Lawmakers and cancer survivors came together in support of the New York legislation.
Last week, New York lawmakers and cancer survivors gathered by the hundreds in Albany in support of legislation that would require health insurance companies to cover patient testing for cancer biomarkers.
Insurers, however, have expressed their opposition to the bill for this new coverage requirement.
Cancer Action Day at the New York state Capitol was focused on the mandate which would apply to Medicaid all health insurance policies providing major medical coverage. They would all be required to cover cancer biomarker testing for the diagnosis, treatment or management of the disease.
“We’re talking about the future of cancer care,” said American Cancer Society Cancer Action Network Senior Government Relations Director Michael Davoli. “What science has showed us is precision medicine is the future, but to unlock precision medicine, we need to improve access to biomarker testing.”
The health insurance coverage would pay for testing offering patients a wealth of medical information.
Biomarkers are what indicate an individual patient’s pathogens, biological processes, and even the way they would respond to certain treatments. Beyond that, they provide identification of genetic mutations that could affect the most effective treatment. All patients with a cancer diagnosis have their own unique version of the disease, which means that there is no cookie-cutter treatment that provides the same benefit for every patient.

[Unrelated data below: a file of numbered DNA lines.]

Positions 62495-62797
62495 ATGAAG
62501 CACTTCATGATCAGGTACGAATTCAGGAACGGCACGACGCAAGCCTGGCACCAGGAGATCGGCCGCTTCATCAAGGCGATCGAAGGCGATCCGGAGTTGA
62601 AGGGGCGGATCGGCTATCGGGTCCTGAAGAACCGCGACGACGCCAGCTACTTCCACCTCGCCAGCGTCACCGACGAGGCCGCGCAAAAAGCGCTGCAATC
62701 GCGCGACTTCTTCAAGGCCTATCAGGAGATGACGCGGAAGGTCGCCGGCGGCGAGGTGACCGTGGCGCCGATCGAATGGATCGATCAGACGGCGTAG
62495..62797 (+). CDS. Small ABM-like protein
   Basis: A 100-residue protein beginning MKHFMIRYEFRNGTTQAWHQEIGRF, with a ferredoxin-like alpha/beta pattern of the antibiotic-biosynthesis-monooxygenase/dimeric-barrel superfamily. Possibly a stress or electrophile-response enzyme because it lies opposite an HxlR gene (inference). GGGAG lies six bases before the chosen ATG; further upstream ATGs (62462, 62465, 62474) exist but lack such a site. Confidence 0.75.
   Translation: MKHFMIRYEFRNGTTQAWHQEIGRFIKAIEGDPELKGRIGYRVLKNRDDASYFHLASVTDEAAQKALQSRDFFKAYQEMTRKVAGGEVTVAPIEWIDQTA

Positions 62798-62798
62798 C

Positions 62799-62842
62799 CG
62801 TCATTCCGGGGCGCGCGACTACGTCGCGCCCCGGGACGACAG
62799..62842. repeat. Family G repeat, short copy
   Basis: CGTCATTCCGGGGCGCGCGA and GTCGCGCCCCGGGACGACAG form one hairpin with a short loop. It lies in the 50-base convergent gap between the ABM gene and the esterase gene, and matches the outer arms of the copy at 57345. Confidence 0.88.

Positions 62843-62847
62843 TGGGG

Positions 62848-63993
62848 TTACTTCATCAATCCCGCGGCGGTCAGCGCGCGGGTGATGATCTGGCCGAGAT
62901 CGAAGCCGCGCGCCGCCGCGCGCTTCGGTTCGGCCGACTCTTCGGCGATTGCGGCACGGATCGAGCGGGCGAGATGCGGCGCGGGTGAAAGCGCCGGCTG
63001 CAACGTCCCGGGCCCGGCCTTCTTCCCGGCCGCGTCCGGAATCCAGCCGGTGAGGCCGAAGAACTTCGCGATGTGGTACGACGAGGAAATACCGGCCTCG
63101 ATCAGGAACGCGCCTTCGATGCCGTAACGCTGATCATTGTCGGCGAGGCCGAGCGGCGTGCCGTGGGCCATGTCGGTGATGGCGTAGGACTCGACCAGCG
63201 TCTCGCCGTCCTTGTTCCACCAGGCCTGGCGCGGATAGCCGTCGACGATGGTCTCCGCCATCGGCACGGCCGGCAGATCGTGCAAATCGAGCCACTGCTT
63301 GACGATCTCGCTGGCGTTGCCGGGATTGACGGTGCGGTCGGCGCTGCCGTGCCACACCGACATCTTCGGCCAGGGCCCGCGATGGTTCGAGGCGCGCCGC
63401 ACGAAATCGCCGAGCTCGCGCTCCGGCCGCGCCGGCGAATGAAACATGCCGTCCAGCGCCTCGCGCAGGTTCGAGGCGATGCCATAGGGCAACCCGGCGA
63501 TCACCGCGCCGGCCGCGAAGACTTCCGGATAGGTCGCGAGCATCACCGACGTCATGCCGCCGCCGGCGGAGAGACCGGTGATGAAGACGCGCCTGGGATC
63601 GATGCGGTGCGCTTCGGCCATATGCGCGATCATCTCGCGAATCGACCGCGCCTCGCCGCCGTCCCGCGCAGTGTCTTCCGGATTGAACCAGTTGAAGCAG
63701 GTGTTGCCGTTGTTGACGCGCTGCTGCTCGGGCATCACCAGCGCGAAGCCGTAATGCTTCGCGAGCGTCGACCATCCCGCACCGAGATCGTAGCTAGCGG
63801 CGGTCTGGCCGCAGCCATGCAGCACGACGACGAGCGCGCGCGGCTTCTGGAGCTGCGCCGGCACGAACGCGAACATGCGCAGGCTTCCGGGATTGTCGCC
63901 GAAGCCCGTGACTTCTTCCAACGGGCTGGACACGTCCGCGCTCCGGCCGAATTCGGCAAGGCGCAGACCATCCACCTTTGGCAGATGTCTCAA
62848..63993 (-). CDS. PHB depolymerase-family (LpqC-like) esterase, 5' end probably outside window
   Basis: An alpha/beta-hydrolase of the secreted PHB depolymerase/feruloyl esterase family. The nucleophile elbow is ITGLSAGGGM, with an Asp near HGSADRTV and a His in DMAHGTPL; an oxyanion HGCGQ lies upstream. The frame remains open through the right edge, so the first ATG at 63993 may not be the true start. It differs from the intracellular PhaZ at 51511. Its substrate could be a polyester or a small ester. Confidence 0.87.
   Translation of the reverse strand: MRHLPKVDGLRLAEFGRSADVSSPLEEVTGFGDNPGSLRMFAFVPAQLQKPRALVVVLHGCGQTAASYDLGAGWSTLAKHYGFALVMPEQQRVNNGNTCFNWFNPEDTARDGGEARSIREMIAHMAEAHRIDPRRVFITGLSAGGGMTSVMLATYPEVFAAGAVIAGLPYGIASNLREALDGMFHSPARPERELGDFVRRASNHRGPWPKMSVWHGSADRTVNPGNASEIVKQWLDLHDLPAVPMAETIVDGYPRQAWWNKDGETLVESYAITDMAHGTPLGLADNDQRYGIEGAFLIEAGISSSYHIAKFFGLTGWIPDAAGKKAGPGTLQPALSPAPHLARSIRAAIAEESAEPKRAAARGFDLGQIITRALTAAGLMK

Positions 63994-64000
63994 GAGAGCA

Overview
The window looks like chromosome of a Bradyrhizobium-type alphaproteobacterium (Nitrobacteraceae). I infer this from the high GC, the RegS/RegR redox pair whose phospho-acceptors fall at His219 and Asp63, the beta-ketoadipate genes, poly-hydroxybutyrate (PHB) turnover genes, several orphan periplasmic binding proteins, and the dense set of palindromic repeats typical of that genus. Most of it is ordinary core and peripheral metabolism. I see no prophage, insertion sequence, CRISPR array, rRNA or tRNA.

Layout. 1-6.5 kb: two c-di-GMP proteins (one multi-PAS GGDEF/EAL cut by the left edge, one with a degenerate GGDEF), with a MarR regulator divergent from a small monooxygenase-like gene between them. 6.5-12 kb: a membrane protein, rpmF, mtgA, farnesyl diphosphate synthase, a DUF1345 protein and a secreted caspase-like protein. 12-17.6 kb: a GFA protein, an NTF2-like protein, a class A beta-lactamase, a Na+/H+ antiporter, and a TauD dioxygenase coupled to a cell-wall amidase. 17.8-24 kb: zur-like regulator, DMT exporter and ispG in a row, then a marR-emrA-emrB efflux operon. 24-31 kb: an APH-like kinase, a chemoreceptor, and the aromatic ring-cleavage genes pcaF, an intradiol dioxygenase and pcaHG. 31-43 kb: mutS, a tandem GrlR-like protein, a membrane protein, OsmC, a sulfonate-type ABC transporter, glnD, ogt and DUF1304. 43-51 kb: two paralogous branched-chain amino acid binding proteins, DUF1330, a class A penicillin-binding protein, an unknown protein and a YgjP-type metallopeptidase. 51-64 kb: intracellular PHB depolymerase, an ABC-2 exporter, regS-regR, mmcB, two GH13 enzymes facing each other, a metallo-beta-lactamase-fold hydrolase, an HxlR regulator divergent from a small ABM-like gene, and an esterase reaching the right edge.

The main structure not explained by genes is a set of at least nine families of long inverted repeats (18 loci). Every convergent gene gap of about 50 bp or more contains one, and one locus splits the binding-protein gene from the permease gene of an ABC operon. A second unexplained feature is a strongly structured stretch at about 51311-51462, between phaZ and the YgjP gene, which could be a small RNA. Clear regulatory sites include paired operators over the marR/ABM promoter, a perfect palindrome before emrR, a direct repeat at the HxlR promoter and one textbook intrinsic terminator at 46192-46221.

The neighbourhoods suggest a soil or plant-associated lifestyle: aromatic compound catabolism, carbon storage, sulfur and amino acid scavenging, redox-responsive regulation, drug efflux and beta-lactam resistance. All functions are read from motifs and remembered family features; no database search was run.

American Cancer Society advocates have stated that the organization will make certain that all New York cancer patients have access to precision medicine or the best available treatment for them.
“Unfortunately, there are millions of New Yorkers who don’t have access to biomarker testing because their health insurance plans don’t cover it,” explained Davoli.
Advocates have argued that by covering the testing, it would eliminate the trend toward excessive testing and treatment. As a result, over time, it would end up saving the health insurance companies money instead of costing them more because of the test.
Health Practitioner Association President and CEO Eric Linzer cautioned that the bill’s wording establishes overly broad criteria for the requirement for biomarker tests, which might not end up aligning with best medical practices.